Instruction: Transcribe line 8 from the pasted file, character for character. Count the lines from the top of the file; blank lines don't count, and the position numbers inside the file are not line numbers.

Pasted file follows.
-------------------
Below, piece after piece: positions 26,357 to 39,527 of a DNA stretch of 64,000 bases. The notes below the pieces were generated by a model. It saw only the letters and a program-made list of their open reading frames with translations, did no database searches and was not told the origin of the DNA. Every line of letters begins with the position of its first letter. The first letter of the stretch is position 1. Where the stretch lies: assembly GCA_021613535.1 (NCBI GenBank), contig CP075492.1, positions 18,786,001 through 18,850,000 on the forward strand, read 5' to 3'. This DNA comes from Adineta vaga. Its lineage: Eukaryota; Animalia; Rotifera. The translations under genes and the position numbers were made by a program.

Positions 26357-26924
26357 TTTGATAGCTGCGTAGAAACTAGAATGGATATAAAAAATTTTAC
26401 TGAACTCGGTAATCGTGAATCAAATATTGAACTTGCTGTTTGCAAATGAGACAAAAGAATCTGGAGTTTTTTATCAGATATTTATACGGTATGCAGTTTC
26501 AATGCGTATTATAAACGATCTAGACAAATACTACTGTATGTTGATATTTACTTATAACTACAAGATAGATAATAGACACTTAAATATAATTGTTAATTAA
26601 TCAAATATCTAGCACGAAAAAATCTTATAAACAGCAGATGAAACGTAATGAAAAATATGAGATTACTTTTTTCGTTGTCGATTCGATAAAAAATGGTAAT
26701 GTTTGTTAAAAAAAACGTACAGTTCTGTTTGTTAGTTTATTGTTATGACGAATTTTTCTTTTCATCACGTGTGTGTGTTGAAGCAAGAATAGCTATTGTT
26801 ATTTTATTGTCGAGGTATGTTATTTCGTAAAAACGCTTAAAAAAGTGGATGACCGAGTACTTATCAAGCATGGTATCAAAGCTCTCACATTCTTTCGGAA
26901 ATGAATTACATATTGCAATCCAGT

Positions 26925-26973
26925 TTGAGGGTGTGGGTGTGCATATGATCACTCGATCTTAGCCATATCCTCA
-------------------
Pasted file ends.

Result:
26801 ATTTTATTGTCGAGGTATGTTATTTCGTAAAAACGCTTAAAAAAGTGGATGACCGAGTACTTATCAAGCATGGTATCAAAGCTCTCACATTCTTTCGGAA